Is Your Organization Ready for COVID-19?

Expect COVID-19 (Coronavirus) to touch your organization soon, if it hasn’t already. You need to be ready for shortages, slowdowns, absent personnel, and a high percentage of concurrent remote access workers.
March 02, 2020
6 min. read

COVID-19, aka the Coronavirus, is really starting to worry people. It’s an unfamiliar, seemingly unnatural new threat dragging a lot of uncertain baggage with it. It has already caused global disruptions on both the macro- and micro-scale.1 All over the world, organizations and individuals are mobilizing response plans, and that’s a good thing. The U.S. Center for Disease Control (CDC) is now telling Americans to prepare for an outbreak in the United States.2

As we wrote about in February, we should not have expected containment to hold COVID-19 back. The World Health Organization is reporting that more cases are emerging outside of China than within it.3 Containment, like network firewalls, are more about slowing down and funneling the threat than creating a hermetic seal. They buy us time so that the threat doesn’t hit everything at once and overwhelm all our other defenses. We need to assume breach and look at how we can best react if the pandemic touches down in our organizations and hometowns. Our efforts to contain COVID-19 have bought us time, but how can we effectively make the best of it?

Understand How the Most Likely Worst-Case Scenario Will Play Out

We should expect reasonable travel restrictions, overloaded medical resources, work slowdowns, and general shortages. We can also expect that COVID-19 will directly affect our workforce, which means a lot of staff will either be working remote or not working at all because they or their family have fallen ill.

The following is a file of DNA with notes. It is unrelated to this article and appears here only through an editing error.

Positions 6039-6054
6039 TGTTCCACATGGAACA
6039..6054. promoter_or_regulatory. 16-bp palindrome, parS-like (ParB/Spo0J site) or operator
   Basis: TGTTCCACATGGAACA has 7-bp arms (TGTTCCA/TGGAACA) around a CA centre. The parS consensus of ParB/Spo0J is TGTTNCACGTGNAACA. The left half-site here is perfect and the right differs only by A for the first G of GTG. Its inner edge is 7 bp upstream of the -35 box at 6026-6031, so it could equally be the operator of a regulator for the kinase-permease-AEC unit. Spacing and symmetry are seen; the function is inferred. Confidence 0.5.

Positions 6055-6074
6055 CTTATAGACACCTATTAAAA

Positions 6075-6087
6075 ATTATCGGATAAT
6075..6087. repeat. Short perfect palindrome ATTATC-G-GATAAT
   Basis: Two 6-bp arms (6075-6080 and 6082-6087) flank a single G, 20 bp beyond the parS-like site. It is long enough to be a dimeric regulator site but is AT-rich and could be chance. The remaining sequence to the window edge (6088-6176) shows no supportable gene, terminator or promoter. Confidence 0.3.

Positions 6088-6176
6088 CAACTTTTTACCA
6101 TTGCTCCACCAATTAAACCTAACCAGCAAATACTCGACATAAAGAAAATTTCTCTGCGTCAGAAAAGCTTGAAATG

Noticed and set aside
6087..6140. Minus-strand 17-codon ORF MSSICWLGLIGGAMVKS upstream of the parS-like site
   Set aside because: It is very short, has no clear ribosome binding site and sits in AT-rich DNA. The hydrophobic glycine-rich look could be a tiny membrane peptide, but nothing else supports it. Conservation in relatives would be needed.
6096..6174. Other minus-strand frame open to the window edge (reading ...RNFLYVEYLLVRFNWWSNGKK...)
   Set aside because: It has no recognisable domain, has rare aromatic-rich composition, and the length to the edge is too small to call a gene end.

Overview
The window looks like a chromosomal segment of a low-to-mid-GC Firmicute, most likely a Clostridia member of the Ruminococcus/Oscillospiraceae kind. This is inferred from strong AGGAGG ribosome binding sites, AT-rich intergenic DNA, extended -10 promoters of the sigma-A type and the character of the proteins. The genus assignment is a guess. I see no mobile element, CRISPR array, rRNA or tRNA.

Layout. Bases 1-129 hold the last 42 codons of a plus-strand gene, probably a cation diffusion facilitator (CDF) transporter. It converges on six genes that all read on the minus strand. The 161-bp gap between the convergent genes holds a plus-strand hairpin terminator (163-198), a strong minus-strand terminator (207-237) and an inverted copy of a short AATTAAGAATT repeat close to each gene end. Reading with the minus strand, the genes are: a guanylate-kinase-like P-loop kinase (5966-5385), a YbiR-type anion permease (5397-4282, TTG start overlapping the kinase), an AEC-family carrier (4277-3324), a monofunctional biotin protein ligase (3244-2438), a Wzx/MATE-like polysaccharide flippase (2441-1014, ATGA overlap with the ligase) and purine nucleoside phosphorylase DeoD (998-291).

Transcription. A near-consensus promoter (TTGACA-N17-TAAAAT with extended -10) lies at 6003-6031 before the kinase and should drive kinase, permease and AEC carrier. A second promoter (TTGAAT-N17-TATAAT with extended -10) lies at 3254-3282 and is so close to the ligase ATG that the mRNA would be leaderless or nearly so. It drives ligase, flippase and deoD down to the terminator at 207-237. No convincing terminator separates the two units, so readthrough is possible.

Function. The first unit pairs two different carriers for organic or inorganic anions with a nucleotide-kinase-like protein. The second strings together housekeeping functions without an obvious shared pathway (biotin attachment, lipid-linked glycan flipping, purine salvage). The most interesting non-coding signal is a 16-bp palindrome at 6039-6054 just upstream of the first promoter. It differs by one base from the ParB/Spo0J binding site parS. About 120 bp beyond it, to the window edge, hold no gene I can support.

Understand What You’ve Got to Work With

As we often say, one of the key operational controls is accurate and timely inventory. This should include all critical applications, especially with an eye towards what environments they run on (to ensure uptime), who accesses them (to measure capacity), and how they are accessed (to measure remote access resources). If many of your key applications are not remotely accessible or require key personnel to remain operational, then you may have a problem. Key questions to think about:

  • What happens when the one administrator who knows a key system is out sick?
  • What work can’t be done remote and who will do it?
  • Is there enough network bandwidth, VPN capacity, laptops, and IP addressing for your remote access solution to handle everyone at once?5
  • What happens if you’re only licensed for 25% concurrent user capacity over remote access and 40% of your staff needs to work remote?
  • If the IT system can’t support full remote capacity, is there a priority system in place to determine who is allowed in and when?
  • If full remote services are unavailable, what partial services are available? Web mail? Timecard reporting? Sales automation? Video conferencing?
  • What if an entire office needs to be closed?
  • Do we have sufficient authentication solutions in place to reasonably trust remote workers to access critical applications and data?
  • What support resources are available when remote workers have technical problems?
  • Are the mechanisms in place for employees to set up their own remote access connections if they don’t already have them set up?
  • Are there reliable mechanisms in place to maintain contact with employees and contractors when they’re all out of office?
  • Who will handle communication with customers, third parties, business partners, vendors, and suppliers about the crisis? What should that communication look like?